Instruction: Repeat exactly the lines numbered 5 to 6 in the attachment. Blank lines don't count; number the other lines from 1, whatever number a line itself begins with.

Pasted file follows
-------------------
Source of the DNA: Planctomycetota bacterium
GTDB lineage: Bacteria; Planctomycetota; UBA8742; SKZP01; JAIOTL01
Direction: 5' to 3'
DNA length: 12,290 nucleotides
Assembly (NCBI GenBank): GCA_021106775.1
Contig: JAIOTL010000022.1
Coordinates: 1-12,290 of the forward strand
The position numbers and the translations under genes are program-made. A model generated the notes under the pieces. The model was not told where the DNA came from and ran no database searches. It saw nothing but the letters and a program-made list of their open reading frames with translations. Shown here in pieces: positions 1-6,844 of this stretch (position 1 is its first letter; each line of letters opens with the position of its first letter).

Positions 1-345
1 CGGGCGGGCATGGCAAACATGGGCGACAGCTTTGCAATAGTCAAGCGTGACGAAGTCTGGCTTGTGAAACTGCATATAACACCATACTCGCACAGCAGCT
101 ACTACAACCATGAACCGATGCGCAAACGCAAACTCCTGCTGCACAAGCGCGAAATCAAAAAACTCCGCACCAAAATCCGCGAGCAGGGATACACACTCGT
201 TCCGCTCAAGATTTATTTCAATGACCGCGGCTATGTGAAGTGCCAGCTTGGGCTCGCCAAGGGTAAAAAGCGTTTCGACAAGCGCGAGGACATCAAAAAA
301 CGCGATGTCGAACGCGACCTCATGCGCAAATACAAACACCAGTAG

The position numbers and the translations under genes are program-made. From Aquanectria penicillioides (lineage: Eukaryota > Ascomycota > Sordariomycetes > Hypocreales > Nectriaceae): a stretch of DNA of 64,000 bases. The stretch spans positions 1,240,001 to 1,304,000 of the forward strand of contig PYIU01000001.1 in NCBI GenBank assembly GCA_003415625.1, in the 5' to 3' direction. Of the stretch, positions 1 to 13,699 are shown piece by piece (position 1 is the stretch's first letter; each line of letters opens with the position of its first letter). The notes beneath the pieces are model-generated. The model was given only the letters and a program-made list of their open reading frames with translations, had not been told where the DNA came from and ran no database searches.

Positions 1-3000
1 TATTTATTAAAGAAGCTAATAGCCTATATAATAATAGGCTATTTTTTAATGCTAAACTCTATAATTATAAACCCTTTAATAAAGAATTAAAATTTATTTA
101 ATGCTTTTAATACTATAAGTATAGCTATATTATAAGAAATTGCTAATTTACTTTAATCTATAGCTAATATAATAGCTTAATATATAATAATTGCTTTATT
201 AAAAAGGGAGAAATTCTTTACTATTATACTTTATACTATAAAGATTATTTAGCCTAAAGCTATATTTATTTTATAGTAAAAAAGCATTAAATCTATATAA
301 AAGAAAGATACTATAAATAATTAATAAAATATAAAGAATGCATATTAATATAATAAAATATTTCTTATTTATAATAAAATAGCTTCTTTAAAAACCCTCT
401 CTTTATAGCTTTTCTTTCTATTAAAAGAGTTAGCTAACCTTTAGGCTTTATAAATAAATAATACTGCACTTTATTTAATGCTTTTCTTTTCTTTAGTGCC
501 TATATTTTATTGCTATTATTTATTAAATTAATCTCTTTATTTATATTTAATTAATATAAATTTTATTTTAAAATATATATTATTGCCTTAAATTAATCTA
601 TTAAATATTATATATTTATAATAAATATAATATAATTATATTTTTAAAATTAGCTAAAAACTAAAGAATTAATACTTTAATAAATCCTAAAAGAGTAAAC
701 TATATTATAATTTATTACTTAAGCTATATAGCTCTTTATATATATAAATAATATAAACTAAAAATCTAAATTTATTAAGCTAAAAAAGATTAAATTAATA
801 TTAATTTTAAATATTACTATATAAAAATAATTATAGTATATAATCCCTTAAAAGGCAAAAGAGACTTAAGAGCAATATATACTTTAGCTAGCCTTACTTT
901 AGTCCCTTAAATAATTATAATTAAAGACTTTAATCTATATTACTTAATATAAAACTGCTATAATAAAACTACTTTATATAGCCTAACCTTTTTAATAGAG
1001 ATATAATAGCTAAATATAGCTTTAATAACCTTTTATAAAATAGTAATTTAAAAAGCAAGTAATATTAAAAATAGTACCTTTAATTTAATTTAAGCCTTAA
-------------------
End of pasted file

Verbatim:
Assembly (NCBI GenBank): GCA_021106775.1
Contig: JAIOTL010000022.1